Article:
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Learning a foreign language early: opinion?

  1. #1
    MISS SOFEI is offline Registered User
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    Mar 2012

    Learning a foreign language early: opinion?

    As most of us know and experience on a daily basis, HK is a very competitive city where the race to be number one starts very early. Well actually as early as a few months old...

    Having seen hundreds of babies attending my classes, I am wondering about the actual prospective for most families?

    Most commonly there are the total believers in early learning and the opposite thinking "how do you teach a baby??!!" or "how can a baby learn!!??"
    There is lots of resource out there to show how amazing your baby truly is (ask me if you need).

    Learning very early on is for sure a shortcut to difficulties later in life.
    Numerous are the students who succeed by the age of 6 because they started to train their brain with French or any other language before 2years old.
    The accent, the tone, the grammatical structures are integrated in their little head. The connections between the neurons are built forever (if trained REGULARLY!!)

    In France, when I was in primary, we hardly started Basic English words and what a difficulty later on in University when being asked to be fully bilingual on certain programs.
    Europe is for sure way behind regarding early learning, there is a big myth of "stealing" the childhood if learning as soon as possible. (What May 68 thinking!)

    Yet many centers in Hong Kong have different concepts, some are frankly speaking super marketing oriented for you to buy packages/materials with yearlong commitment (and big holes in your wallet!!) Others will make you believe sitting there listening to a foreign language in (what I call) a messy nonsense play style class will lead to Einstein geniuses.
    Let me remind you Einstein spoke late and failed college entrance exam, so please no nonsense references again from education gurus trying to market new parents who are lost.

    As far as I witnessed, everything in life as well as for learning is about balance, the same goes for cooking, relationships, professional life...
    Early learning requests a lot of logic approach, babies are individual people with feelings and emotions. Like everyone they like to do some things and some other don't. I might like drawing, you might prefer speaking and so on...Adding up to the baby personality is his/her environment, who are the parents and what do they do at home? (TV? Books? Interaction?)
    Let me tell you, in HK "geniuses" are in 95% revising lesson materials at home, parents are involved in the learning; they do what we call reinforcement. This plus the bonding and love they share make the early learning all easy and accessible to all. If parents are working or busy they most often will ask for a tutor help which works too.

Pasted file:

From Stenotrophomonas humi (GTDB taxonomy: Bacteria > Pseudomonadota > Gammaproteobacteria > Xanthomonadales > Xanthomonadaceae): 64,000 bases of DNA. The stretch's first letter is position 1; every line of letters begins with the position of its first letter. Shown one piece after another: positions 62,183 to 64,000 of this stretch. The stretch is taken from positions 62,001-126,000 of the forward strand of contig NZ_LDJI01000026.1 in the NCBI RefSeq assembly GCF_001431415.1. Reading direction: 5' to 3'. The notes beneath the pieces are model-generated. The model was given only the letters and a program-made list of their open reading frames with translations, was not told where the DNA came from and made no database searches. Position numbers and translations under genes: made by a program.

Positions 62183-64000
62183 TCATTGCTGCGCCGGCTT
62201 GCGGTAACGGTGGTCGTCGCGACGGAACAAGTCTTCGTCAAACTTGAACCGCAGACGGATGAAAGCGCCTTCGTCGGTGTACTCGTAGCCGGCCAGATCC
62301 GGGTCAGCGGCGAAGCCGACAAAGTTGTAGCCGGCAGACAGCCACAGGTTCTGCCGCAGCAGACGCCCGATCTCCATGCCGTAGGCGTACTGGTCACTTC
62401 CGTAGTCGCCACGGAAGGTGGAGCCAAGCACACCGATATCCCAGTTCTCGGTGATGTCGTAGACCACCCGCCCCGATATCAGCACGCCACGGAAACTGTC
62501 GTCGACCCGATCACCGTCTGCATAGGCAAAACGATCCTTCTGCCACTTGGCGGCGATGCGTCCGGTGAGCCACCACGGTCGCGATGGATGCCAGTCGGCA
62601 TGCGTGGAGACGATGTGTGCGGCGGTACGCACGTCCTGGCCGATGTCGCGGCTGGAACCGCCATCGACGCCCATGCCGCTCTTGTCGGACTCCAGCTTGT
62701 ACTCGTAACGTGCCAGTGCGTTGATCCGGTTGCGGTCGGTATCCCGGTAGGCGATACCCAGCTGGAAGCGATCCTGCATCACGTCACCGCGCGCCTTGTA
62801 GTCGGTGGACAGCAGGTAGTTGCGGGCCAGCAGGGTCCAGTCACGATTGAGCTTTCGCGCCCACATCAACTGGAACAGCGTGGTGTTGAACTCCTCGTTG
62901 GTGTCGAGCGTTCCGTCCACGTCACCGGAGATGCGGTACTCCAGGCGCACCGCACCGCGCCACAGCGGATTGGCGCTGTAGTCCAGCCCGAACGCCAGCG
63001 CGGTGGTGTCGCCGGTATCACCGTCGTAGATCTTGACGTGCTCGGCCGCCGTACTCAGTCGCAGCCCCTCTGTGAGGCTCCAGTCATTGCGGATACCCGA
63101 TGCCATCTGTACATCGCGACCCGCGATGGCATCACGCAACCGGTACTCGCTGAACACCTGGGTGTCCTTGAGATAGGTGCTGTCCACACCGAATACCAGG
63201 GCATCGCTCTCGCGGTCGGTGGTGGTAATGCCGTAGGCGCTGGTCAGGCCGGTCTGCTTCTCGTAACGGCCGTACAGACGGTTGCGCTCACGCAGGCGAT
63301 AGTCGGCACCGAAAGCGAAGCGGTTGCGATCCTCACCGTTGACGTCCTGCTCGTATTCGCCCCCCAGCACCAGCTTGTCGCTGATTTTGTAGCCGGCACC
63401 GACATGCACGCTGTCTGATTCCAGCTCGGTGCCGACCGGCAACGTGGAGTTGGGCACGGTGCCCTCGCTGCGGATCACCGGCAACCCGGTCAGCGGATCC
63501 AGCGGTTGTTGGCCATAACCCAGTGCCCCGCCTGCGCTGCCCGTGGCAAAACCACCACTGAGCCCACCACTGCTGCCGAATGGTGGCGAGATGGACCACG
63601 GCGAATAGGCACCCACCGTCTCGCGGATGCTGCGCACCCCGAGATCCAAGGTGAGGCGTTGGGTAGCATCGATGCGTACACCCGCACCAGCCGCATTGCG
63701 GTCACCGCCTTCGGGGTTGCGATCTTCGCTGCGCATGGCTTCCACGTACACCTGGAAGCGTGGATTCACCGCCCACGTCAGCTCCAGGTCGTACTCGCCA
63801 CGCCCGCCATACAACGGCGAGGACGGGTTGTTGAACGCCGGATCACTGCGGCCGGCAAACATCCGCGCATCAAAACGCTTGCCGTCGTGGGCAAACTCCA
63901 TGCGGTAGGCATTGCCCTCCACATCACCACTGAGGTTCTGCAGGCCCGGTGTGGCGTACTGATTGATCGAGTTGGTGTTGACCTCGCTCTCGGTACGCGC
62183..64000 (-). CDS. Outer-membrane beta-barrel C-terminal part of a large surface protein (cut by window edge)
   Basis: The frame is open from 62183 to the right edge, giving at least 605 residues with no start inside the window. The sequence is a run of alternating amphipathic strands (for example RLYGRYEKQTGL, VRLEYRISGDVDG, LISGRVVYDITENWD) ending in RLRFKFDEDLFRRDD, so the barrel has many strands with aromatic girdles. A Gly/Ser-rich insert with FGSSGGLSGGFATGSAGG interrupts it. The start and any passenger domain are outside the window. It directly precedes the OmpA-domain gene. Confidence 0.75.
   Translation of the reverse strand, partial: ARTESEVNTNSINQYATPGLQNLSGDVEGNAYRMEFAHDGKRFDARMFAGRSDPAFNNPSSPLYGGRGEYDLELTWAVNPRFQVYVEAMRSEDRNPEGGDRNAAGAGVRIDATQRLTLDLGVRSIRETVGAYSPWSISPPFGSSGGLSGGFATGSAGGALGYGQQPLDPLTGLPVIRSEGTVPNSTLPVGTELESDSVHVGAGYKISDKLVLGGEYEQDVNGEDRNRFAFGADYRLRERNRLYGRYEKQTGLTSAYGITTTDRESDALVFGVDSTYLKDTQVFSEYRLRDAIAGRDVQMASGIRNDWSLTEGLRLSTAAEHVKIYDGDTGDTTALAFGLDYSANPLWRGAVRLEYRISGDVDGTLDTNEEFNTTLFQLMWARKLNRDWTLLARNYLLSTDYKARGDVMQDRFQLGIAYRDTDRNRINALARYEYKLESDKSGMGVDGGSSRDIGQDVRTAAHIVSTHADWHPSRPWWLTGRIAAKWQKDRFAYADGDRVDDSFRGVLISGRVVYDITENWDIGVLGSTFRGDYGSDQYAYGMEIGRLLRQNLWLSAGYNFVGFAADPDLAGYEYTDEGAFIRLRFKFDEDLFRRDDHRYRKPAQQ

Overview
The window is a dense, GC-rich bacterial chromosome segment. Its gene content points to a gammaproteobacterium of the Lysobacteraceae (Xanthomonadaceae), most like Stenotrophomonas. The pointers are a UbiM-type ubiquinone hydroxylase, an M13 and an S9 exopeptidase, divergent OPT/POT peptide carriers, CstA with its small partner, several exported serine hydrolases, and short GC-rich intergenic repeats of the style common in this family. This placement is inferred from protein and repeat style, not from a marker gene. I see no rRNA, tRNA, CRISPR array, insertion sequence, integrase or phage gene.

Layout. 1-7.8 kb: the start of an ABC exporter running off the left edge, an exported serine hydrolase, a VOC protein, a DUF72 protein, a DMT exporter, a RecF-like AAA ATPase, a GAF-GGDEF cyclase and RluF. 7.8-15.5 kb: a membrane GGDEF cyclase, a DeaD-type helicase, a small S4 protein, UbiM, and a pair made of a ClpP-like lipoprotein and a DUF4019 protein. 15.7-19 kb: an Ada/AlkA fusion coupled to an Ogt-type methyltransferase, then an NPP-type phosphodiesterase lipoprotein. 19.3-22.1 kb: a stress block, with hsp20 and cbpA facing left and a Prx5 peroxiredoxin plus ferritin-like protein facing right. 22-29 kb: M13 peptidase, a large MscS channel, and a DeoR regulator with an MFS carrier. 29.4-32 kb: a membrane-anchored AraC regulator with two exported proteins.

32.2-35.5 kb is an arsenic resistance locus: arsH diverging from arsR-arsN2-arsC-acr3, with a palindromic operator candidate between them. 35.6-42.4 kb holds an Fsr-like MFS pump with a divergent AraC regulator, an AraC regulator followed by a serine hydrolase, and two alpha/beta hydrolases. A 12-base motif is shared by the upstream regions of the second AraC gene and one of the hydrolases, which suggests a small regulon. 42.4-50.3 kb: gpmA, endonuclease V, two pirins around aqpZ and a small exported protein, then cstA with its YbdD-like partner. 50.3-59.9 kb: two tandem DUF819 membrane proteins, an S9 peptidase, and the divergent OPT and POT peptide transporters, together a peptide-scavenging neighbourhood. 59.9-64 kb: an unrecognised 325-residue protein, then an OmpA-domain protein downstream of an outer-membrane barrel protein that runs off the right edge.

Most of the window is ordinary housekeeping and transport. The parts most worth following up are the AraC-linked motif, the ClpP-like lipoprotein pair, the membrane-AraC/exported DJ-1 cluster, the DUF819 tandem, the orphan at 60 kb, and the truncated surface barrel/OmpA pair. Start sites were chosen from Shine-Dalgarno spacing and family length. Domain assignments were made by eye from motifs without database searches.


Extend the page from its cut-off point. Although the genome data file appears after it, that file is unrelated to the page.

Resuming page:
I hear many parents telling me "I don't speak French, I can't help". Believe it or not yes you can, nowadays new technologies (even though invasive at times) also help us to thrive in new areas. And thus babies get to hear beautiful French stories or music for free (yes things for free still exist as long as you got a native approval for the quality).

    Being a new parent is like entering a new world, shaking things upside down and if possible setting up a stable routine. From my observations, a healthy and productive learning is one that is regular on a weekly basis, same goes for any activities with your little one such as yoga, or massage. Kids as well as we do, like to find their marks and set up stable daily routines to feel secure. By then they are able to learn and move ahead.
    How for example could you start learning how to stitch if you go to alternate classes and also change the day/time each week, it would drive you uncertain and you would learn slowly? Same goes for babies ;) They are no different sometimes!

    Lastly, as we all know, the economy is harsh at the moment, Learning Centers come with very creative concept until how to teach your kid how to play :0 , be aware of false promises and keep realistic, yes your baby can learn (with your reinforcement and support), yes your baby has an intrinsic nature with innate capacities that you and QUALIFIED professional (native does not mean qualified) staff can nurture as early as 1 day old.

    What is your opinion about learning babies? What is your experience? I want to hear it all ;)
    Let's share our stories and make this forum rich in ideas ;)

    MISS SOFEI (one of the many French teacher in HK)

  2. #2
    Siesta is offline Registered User
    Join Date
    Jul 2012
    Mui Wo
    I believe, a baby will benefit more from educated parents than from getting an education.